'section' => 'title_tagline', // Site Identity section
	) );
	$wp_customize->add_control( $control );

Other changes in the Customizer are global notifications, panel and section notifications, a notification overlay over the entire screen, and a new date/time control.

Panel and section notifications in Customizer

Here is a short list of other interesting changes for developers:

For the full list of WordPress 4.9 changes, see WordPress Release. Here is a great video rundown of all the changes from Dave over at WP Smackdown.

How to Update to WordPress 4.9

Since every customer’s site is different, we always recommend utilizing the provided staging environment (you can also add extra Premium Staging Environments if one’s not enough). You can clone your live site in a matter of seconds and then test WordPress 4.9 with your existing theme and plugins to check for compatibility. You can of course also take a manual backup before updating your live site, just to be safe.

To update WordPress to 4.9 simply click on the updates icon in your WordPress admin dashboard. And click on the “Update Now” button. While your site is being updated, it will be in maintenance mode. As soon as your updates are complete, your site will return to normal.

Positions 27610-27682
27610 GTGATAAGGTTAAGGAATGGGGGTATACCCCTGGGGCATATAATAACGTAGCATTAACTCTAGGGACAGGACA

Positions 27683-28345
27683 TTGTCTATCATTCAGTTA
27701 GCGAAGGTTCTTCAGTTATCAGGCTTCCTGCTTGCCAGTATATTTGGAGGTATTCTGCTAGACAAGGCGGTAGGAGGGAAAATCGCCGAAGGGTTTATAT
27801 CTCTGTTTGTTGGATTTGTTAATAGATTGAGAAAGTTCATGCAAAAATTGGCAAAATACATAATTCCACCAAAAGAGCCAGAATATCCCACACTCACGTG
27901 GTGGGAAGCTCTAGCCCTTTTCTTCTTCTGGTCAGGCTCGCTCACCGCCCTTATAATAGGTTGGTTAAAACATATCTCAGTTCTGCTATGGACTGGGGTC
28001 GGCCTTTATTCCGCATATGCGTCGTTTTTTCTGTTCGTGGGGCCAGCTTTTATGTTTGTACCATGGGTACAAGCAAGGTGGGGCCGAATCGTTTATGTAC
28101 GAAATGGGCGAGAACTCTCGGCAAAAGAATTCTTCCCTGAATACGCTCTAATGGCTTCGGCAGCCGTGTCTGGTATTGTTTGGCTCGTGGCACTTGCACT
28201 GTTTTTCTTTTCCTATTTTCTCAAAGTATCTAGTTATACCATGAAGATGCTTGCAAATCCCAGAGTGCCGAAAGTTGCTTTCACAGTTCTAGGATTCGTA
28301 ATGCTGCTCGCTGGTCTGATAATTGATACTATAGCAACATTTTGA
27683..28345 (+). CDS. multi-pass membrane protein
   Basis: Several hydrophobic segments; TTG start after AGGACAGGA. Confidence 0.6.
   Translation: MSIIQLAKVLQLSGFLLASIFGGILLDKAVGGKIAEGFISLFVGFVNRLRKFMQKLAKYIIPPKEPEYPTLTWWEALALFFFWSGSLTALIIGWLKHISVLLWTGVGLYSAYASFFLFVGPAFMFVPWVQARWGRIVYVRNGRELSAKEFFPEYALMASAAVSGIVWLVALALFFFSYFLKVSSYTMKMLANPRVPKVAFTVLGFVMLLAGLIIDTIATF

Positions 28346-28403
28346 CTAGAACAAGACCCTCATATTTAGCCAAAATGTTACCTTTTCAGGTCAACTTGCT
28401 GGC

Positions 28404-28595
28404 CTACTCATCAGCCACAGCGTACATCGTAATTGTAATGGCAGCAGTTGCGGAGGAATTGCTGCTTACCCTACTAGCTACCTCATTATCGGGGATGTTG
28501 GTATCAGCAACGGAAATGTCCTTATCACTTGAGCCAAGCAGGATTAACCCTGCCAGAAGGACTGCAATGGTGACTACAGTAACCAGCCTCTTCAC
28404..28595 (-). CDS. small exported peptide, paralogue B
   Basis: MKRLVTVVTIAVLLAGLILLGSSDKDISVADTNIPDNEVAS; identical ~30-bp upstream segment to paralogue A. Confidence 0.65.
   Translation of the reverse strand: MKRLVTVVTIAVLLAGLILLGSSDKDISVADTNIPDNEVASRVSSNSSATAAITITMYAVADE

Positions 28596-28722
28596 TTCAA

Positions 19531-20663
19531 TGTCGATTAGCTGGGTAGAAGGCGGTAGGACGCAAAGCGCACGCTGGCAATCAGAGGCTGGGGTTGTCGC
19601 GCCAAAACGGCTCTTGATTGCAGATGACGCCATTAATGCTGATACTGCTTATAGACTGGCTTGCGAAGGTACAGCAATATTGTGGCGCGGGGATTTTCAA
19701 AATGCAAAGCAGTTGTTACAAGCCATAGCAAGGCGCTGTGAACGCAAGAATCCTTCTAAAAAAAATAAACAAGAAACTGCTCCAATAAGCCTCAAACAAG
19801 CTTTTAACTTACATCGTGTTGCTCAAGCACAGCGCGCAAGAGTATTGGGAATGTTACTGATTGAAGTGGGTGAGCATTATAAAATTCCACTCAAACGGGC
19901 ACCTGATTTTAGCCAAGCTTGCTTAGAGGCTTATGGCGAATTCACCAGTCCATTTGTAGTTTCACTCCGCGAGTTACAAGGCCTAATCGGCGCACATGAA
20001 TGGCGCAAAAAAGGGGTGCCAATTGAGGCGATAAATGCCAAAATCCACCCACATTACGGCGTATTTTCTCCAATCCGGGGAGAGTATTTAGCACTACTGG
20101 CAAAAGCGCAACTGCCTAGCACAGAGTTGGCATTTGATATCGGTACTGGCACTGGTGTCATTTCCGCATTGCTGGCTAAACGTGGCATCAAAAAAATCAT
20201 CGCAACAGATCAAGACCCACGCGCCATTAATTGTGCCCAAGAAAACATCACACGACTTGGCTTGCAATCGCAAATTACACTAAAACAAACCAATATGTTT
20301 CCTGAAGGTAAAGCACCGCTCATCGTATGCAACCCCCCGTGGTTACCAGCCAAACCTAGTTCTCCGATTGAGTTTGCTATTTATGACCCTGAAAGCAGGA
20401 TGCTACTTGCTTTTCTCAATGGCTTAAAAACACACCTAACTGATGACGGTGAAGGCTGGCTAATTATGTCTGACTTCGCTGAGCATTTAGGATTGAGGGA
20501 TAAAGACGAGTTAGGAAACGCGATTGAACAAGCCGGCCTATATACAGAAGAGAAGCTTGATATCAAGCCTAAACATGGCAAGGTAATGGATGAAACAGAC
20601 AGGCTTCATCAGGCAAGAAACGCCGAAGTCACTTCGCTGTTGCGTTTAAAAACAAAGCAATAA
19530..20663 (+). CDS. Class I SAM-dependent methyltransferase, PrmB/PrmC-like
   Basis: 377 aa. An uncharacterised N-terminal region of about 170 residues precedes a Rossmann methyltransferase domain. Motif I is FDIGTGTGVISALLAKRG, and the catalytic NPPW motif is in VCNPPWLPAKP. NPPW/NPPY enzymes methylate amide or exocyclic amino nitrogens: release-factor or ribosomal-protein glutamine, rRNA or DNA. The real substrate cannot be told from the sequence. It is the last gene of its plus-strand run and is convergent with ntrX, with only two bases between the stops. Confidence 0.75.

Update to WordPress 4.9
Update to WordPress 4.9

As long as everything goes well with the update you should then see the “What’s New” screen. And that’s it! Quick and easy.

WordPress 4.9 update
WordPress 4.9 update

Troubleshoot Issues With WordPress Update

Whenever people update a major version of WordPress, there are always some that experience issues, and that is due to the thousands of different plugins and themes currently co-existing in the market. Here are a few ways to troubleshoot common issues.

  • Getting the white screen of death? This is commonly resolved by simply restarting PHP/HHVM and deleting the full page cache on your WordPress site.
  • Try deactivating all your plugins to see if that fixes your issue. Then reactivate them one by one until you find which plugin might need an update from the developer.
  • Try switching over to a default WordPress theme, such as Twenty Twenty. If this fixes your problem, you might want to reach out to your theme developer.
  • Troubleshoot and diagnose JavaScript issues in your browser. This can be especially helpful if a crucial component like the Visual Editor (TinyMCE) breaks.


WordPress 4.9 is now here! It bring us a good number of features that should especially affect the user experience. In my opinion, the most interesting changes are the Customizer improvements, CodeMirror inclusion into the core, and oEmbed support in Video and Text widgets. What features do you prefer in WordPress 4.9?

Carlo Daniele Kinsta

Carlo is a passionate lover of webdesign and front-end development. He has been playing with WordPress for more than 20 years, also in collaboration with Italian and European universities and educational institutions. He has written hundreds of articles and guides about WordPress, published both on Italian and international websites, as well as on printed magazines. You can find him on LinkedIn.